On Capital Mind, Deepak Shenoy has a great post out on the TCS layoffs. TL;DR: TCS could have handled it better, but getting fired is a part of corporate life. And 3 months’ severance is generous. He also adds that we should hedge – build your brand, build savings, build skills so that getting fired won’t hit you so hard.
An argument that is being bandied about in relation to the TCS layoffs that if you need job mobility, then job insecurity is a related price you have to pay. For example, check out these tweets from Raj:
Tired of all these entitled pricks in IT. STOP whining. Does your employer complain on social media when you walk out to join a competitor?
— No Arbitraj (@Raj_S) January 12, 2015
It’s a simple choice between mobility and job security. You can’t have the option to quit with a 1-month notice along with job security.
— No Arbitraj (@Raj_S) January 12, 2015
So the basic argument here (which I completely agree with) is that you can’t have one-way optionality. A generation ago, there was almost no optionality. You couldn’t get sacked, and it was very difficult for you to leave. That was the way the world worked back then.
Soon, the economy expanded, and you started seeing mobility. You started seeing optionality – the job was a one-way option. You could choose when you wanted to leave, but given the high growth and general shortage of skilled talent back in the days, companies couldn’t sack you. That sweet spot existed for a short while.
In the last decade or so, though, this has started changing. Companies realised that keeping deadwood on the books is a lot more expensive than their financial cost-to-company. A “no firing” policy sends out the wrong incentives – people without motivation are more likely to stick around than the ambitious. And that can never be good for the company. So now companies want optionality both ways. And as the TCS episode illustrates, people are not liking that the optionality exists both ways now. It seems like they were used to the one-way optionality street that existed for a short while during the rapid expansion of the IT sector.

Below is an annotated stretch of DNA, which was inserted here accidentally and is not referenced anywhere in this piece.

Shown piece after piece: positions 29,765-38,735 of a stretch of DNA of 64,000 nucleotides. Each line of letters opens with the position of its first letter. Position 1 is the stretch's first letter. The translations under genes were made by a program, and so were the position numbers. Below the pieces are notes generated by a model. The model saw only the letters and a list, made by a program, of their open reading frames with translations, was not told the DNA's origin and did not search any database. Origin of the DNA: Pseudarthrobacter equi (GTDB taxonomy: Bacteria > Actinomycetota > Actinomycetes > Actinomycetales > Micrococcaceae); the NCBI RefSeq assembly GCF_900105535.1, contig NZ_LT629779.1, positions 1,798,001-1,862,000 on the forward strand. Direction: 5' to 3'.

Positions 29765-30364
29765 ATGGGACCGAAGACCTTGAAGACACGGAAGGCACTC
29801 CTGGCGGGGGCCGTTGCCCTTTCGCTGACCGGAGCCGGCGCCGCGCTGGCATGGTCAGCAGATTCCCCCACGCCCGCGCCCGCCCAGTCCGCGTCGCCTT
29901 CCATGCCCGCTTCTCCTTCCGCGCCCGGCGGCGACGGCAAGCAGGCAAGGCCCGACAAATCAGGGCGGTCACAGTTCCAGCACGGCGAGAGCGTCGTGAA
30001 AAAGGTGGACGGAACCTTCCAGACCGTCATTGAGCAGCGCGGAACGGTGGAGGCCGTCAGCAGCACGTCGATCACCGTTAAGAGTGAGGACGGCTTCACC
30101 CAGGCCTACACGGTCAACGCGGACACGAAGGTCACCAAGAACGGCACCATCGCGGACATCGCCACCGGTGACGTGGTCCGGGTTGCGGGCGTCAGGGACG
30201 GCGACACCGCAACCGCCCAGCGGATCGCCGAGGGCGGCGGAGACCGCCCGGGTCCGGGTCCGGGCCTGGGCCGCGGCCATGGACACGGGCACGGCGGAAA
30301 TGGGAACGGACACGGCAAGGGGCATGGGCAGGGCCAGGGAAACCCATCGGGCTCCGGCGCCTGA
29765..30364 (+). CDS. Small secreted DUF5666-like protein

The problem with the above argument (encapsulated in Raj’s tweets, which I agree with), however, is that it assumes that employees have a choice. When you say that “if you want mobility, you get insecurity as part of the package”, the subliminal message is that it there exist jobs where you can choose to forego your mobility in order to save yourself from insecurity. Unfortunately not too many such jobs exist. And it is a matter of liquidity.
Yes, there still exist plenty of jobs where there is strong two-way commitment. However, they are nowhere as numerous as jobs where there exist two-way optionality. The simple matter is that the “market has moved”. Most people are comfortable with the “latest” arrangement, where you can leave easily but also get sacked easily. Given that most people are comfortable with this arrangement, companies are also comfortable with this and have moved to this arrangement. And that has led to a virtuous cycle and the number of companies and number of people who like this arrangement have hit a critical mass.
In other words, if you want an “optionless” job, that is like living in the world until yesterday. But it is not enough that you want to live in that world. The world as we know it is social, and for us to live a certain way, we need other people to agree to live the same way. In other words, we can’t live our chosen lifestyle in isolation without counterparties living that way too. And when most employers have moved on from the optionless regime to the two-way optionality regime, even if you want to live in yesterday’s world, there aren’t too many companies that still live that way. So you don’t have a choice!
So you need to learn to adapt to live and thrive in the new regime. And it is not that this regime will last forever. I’m sure people will innovate and other regimes might supersede this regime. Some people are slow to react to change, but liquidity makes the world ruthless, and punishes you badly for not adapting. That is the hard truth that some of these people who are cribbing about getting fired from TCS need to digest.